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There is no denying that adorning oneself with piercings enhances your aesthetic in more ways than one! However, piercings also require certain responsibility, as its aftercare can be tedious and may lead to infections, if not done properly. There are various ways to care for your piercing, from cleaning them to removing them safely.
So ladies, if you have just got a piercing done and are wondering how to take care of it, then look no further, as we bring to you some tricks of the trade:
Yes, a simple yet effective tip. Wash your hands thoroughly with an antibacterial soap, before touching your ears. This will prevent you from transferring bacteria to your ears or any other area, where you got the piercing.
Clean the area around the piercing at least once a day with soap water. Gently rub the soap water onto the front and back of your piercing(s) and carefully wipe it with a clean, wet cloth to remove the soap. You could also use oil-based soaps, as they clean the wound and also soften up the healing tissue.
Apply an antibiotic ointment twice a day for two to three days after the piercing. Disinfecting your piercings will cut down the chance of infection and speed up the healing process. Dab an antibiotic ointment to the area around the piercing with a cotton ball or swab. Discontinue this after a few days, as prolonged treatments can dry the piercing sites, and make it harder for them to heal.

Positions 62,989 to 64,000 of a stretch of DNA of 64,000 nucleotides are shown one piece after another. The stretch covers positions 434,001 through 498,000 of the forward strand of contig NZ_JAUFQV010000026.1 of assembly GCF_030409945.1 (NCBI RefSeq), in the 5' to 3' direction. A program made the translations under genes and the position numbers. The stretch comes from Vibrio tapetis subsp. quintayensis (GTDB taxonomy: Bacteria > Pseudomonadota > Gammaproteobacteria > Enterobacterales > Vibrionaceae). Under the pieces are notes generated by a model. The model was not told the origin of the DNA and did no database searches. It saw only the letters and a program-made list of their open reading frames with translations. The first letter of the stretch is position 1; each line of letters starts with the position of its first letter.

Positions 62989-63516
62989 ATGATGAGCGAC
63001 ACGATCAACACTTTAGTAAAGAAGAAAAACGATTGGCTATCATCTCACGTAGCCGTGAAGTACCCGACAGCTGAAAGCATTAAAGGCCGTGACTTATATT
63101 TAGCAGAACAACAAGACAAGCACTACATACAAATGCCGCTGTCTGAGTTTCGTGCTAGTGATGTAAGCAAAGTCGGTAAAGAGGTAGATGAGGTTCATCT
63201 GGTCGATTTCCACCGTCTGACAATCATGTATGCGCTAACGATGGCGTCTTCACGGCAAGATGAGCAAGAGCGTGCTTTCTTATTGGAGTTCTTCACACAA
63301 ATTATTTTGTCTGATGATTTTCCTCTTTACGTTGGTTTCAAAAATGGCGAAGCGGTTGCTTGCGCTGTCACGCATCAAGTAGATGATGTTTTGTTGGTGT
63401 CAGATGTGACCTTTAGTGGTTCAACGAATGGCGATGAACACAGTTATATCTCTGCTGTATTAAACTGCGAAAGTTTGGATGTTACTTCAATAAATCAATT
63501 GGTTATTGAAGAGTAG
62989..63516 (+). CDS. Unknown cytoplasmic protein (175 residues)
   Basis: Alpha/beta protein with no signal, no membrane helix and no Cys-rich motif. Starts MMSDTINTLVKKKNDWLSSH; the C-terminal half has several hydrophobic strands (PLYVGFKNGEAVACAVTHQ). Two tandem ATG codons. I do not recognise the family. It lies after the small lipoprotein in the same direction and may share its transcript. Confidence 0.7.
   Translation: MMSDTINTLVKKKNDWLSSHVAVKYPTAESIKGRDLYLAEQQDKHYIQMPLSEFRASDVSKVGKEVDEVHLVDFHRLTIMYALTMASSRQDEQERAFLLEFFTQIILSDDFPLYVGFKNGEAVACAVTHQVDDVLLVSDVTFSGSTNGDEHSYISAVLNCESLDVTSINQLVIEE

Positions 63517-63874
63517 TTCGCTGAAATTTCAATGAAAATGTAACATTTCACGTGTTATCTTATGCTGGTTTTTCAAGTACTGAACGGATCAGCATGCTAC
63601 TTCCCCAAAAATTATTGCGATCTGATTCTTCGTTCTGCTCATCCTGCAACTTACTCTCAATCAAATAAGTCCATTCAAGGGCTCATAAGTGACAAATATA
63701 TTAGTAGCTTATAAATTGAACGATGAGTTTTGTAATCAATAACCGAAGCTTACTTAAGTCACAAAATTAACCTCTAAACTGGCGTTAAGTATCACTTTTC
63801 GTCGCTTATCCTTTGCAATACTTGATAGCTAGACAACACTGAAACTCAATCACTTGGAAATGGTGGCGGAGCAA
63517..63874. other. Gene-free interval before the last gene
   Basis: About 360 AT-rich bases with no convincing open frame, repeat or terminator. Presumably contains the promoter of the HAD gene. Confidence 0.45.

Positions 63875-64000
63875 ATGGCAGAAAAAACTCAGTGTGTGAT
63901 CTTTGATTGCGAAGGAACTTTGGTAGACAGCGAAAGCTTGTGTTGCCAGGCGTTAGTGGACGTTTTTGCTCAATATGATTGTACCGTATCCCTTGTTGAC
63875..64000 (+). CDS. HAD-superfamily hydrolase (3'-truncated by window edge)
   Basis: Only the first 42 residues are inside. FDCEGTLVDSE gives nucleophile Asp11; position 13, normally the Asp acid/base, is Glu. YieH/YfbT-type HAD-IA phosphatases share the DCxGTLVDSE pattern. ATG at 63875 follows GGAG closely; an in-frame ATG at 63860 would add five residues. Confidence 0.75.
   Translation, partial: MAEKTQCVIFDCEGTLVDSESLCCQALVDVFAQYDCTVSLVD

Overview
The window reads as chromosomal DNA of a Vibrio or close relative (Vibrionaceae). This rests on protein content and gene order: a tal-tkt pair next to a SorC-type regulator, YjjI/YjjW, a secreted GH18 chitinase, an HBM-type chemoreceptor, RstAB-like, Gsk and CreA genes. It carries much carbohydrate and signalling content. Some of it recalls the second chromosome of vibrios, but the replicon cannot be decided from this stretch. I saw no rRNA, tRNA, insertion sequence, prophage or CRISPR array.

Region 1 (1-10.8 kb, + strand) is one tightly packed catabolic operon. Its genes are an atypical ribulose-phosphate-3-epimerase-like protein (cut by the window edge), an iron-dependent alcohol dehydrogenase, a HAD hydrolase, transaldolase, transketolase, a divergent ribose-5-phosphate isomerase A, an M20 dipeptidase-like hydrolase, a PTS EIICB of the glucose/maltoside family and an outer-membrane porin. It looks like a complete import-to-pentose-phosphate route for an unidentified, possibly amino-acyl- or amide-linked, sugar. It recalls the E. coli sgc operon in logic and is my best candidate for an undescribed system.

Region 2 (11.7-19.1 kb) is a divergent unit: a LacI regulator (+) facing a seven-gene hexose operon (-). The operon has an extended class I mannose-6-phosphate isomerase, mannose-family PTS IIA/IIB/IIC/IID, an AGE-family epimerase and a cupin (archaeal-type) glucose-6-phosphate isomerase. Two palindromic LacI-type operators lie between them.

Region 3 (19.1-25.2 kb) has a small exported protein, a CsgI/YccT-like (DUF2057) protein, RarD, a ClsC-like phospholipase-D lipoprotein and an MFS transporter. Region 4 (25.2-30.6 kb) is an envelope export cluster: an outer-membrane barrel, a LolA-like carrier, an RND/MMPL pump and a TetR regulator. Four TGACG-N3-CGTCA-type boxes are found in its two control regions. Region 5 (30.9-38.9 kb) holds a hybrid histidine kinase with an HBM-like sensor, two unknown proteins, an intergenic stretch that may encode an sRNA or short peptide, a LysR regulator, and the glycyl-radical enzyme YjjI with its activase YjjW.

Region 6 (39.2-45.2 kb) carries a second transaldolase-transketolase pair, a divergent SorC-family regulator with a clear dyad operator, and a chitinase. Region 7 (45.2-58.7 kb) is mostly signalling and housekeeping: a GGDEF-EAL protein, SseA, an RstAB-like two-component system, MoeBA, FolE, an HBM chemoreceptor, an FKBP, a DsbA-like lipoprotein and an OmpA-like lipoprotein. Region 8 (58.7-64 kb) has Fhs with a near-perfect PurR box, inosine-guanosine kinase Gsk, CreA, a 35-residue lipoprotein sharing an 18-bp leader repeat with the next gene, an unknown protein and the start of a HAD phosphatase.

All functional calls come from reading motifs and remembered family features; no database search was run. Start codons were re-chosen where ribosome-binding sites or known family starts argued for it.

It is important to not let clothing snag on your piercing(s), while they heal. Pulling or any kind of friction can cause irritation and slow down the healing process, so avoid wearing hats that cover your ears or tight tops that will irritate the belly piercing. Practise this for two days!
Piercings can take months to heal, and you’ll know it when it stops hurting, swelling, and secreting fluid. So measures such as applying ice for swelling and rinsing with saline water for infection can help. Remember to not apply over-the-counter antiseptics and hydrogen peroxide, as this may cause irritation. Don’t twist or play with your piercings as well and don’t force a ring back into the piercing hole, as this can damage your skin.
Removing jewelry from the piercing is also part of the caretaking process, as it reduces the risk of injury and infection. The key is to do it slowly and by being mindful of the right movement — counter or anti-counter clockwise movement. Once you remove the jewelry, take a cotton ball and soak it with a cleaning solution and using light pressure, gently wipe around your piercing to remove debris, crusted discharge and bacteria.
Piercings can heal and maintain themselves with regular cleaning and due care for infections.
Another factor besides infections and scarring is piercing rejection. A resolution for it may require a fresh cleaning approach, new jewelry, or avoiding putting any ornament in the piercing altogether.